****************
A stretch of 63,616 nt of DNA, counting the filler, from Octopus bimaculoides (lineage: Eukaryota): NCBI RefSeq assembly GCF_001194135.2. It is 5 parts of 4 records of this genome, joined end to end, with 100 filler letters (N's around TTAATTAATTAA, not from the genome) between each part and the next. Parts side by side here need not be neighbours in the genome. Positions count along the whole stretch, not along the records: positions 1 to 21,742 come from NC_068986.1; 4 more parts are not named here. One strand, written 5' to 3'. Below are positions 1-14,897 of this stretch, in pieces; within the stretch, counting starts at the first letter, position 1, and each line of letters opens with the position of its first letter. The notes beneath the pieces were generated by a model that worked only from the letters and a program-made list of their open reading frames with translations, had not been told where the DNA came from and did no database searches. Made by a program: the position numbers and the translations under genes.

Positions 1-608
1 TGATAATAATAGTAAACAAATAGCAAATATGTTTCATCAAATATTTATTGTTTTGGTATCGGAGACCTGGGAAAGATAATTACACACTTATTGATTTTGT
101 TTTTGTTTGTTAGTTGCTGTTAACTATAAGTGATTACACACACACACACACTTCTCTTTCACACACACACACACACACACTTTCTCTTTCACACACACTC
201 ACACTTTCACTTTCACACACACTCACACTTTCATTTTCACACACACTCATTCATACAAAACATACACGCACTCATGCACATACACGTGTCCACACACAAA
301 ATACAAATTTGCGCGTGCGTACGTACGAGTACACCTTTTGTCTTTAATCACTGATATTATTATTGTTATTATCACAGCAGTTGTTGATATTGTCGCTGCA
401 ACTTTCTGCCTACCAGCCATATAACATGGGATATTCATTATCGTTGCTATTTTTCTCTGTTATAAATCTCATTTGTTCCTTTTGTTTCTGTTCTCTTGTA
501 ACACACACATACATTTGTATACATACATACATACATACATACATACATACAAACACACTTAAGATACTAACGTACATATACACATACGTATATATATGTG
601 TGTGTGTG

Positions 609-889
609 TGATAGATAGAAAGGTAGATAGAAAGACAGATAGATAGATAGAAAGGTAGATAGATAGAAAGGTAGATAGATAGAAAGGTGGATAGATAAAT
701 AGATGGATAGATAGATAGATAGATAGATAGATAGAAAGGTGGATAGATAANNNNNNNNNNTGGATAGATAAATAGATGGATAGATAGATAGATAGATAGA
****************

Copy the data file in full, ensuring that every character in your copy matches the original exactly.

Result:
A stretch of 63,616 nt of DNA, counting the filler, from Octopus bimaculoides (lineage: Eukaryota): NCBI RefSeq assembly GCF_001194135.2. It is 5 parts of 4 records of this genome, joined end to end, with 100 filler letters (N's around TTAATTAATTAA, not from the genome) between each part and the next. Parts side by side here need not be neighbours in the genome. Positions count along the whole stretch, not along the records: positions 1 to 21,742 come from NC_068986.1; 4 more parts are not named here. One strand, written 5' to 3'. Below are positions 1-14,897 of this stretch, in pieces; within the stretch, counting starts at the first letter, position 1, and each line of letters opens with the position of its first letter. The notes beneath the pieces were generated by a model that worked only from the letters and a program-made list of their open reading frames with translations, had not been told where the DNA came from and did no database searches. Made by a program: the position numbers and the translations under genes.

Positions 1-608
1 TGATAATAATAGTAAACAAATAGCAAATATGTTTCATCAAATATTTATTGTTTTGGTATCGGAGACCTGGGAAAGATAATTACACACTTATTGATTTTGT
101 TTTTGTTTGTTAGTTGCTGTTAACTATAAGTGATTACACACACACACACACTTCTCTTTCACACACACACACACACACACTTTCTCTTTCACACACACTC
201 ACACTTTCACTTTCACACACACTCACACTTTCATTTTCACACACACTCATTCATACAAAACATACACGCACTCATGCACATACACGTGTCCACACACAAA
301 ATACAAATTTGCGCGTGCGTACGTACGAGTACACCTTTTGTCTTTAATCACTGATATTATTATTGTTATTATCACAGCAGTTGTTGATATTGTCGCTGCA
401 ACTTTCTGCCTACCAGCCATATAACATGGGATATTCATTATCGTTGCTATTTTTCTCTGTTATAAATCTCATTTGTTCCTTTTGTTTCTGTTCTCTTGTA
501 ACACACACATACATTTGTATACATACATACATACATACATACATACATACAAACACACTTAAGATACTAACGTACATATACACATACGTATATATATGTG
601 TGTGTGTG

Positions 609-889
609 TGATAGATAGAAAGGTAGATAGAAAGACAGATAGATAGATAGAAAGGTAGATAGATAGAAAGGTAGATAGATAGAAAGGTGGATAGATAAAT
701 AGATGGATAGATAGATAGATAGATAGATAGATAGAAAGGTGGATAGATAANNNNNNNNNNTGGATAGATAAATAGATGGATAGATAGATAGATAGATAGA